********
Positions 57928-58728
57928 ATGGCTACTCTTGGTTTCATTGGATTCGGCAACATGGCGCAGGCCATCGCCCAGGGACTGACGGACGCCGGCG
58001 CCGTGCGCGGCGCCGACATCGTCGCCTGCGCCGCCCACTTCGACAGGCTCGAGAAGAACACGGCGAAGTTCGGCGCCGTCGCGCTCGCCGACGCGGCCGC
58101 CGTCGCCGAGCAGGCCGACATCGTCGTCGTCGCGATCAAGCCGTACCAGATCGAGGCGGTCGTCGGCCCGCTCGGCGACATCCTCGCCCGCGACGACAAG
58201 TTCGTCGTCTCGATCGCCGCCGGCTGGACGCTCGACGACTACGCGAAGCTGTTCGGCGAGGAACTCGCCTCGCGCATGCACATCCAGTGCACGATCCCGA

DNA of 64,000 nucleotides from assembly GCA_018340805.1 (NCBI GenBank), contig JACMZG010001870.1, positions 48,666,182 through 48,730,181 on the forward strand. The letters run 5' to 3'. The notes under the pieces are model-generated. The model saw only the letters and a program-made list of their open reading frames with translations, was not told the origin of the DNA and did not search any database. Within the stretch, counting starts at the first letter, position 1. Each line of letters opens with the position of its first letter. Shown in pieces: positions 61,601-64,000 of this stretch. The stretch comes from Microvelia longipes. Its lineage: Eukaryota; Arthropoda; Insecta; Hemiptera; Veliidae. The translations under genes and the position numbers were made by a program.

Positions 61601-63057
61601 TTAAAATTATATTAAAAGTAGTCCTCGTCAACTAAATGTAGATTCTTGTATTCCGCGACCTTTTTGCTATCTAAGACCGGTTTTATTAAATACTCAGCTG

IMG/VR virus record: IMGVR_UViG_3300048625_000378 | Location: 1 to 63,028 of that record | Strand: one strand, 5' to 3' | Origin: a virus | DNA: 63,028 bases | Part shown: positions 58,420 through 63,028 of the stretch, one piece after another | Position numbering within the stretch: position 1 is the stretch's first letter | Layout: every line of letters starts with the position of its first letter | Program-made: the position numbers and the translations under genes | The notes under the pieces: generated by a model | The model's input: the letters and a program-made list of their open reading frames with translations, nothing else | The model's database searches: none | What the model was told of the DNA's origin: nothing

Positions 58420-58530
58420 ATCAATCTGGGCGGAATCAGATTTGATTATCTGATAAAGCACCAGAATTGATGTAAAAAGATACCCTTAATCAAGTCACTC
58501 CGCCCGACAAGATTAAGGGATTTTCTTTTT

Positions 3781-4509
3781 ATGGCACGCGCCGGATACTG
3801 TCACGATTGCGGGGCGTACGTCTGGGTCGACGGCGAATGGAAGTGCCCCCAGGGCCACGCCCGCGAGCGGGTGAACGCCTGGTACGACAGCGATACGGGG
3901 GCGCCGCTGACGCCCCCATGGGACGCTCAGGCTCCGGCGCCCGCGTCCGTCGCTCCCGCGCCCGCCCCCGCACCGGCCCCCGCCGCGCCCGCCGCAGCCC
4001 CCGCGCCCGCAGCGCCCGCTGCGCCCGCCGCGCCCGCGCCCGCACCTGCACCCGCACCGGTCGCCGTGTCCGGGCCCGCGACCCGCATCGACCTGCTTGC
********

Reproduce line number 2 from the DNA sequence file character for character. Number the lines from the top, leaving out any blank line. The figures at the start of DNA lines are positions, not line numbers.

57928 ATGGCTACTCTTGGTTTCATTGGATTCGGCAACATGGCGCAGGCCATCGCCCAGGGACTGACGGACGCCGGCG